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Tiny Treasures: Self-taught Folk Artist a Must-See at the Whitney

Second Nexus

America is Hard to See

That’s the title of the current exhibition at the Whitney Museum of American Art. The name comes from Robert Frost’s 1951 poem of the same name, originally published in The Atlantic magazine. In the poem, Frost takes Christopher Columbus to task for not recognizing the enormous possibilities of his “discovery.” Instead, Frost considers Columbus a negative role model for future generations of Americans who

 … would have to put our mind
On how to crowd and still be kind.

Reading these lines, one can’t help but think about the crowds pouring into the Whitney since the new building opened in May. Renzo Piano’s design beautifully showcases the collection (of its 22,000 pieces, about 650 are on display) and, from its patios and capacious windows, the city itself.

With so many works from the permanent collection now on display, it’s hard to take it all in. Like Frost’s America, smaller works in the exhibit are “hard to see.” So you could easily miss gems like the two untitled drawings by Idaho-born James Castle.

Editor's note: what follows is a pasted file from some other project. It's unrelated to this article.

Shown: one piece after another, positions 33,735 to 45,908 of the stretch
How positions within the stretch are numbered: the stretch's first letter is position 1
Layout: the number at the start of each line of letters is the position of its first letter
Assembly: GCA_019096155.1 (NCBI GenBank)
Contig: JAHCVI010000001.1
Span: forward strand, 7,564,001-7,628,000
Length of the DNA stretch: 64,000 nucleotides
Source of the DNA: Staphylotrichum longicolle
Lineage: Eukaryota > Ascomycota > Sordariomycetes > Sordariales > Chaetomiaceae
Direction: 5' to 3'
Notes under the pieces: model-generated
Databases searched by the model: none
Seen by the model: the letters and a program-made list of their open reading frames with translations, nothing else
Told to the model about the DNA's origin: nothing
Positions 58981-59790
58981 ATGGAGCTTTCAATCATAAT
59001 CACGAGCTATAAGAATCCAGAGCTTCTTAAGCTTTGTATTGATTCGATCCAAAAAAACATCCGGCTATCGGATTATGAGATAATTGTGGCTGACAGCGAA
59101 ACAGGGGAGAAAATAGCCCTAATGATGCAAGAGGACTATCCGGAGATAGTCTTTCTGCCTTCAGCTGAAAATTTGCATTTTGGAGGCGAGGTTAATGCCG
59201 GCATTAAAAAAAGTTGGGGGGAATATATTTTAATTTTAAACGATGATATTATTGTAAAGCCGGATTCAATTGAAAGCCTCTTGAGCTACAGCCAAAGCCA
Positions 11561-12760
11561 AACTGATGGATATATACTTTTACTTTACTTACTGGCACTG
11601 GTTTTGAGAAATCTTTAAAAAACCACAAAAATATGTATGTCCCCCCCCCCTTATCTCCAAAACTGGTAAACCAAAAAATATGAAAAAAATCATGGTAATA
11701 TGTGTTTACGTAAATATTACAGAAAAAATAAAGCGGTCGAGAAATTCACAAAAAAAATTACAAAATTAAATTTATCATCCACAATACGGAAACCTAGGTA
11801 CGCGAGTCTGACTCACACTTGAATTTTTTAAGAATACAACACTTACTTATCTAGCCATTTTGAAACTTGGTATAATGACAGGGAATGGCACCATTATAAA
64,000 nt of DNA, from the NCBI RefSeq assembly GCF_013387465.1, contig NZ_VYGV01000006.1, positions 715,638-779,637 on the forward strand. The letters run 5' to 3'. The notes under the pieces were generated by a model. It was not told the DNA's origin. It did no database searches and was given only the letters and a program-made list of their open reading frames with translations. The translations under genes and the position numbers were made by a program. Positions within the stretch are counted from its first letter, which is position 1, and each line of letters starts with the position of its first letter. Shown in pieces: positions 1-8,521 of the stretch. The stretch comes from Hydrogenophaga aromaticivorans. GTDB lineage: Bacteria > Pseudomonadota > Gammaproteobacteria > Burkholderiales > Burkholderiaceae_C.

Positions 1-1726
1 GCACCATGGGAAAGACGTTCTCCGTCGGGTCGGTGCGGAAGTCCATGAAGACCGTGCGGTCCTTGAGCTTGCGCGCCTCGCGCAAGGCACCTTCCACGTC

Untitled (Farm Scene with Road)                      Untitled (Interior with Stove and Wood Box)

 

Located on the seventh floor, right next to Grant Wood’s study for the mural “Breaking the Prairie” (in the room of the same name), reside these unpretentiously eloquent drawings. Each is less than a square foot in area and depicts a rural scene (one interior, one exterior) from artist James Castle’s life. With very little education (and no formal art training), Castle created thousands of such drawings over 70 years. They display a mastery of perspective that accurately portrayed the world he saw around him. His work is all the more remarkable because of the material Castle used to create them: soot and spit on found paper.

To read more, continue to the next page. 

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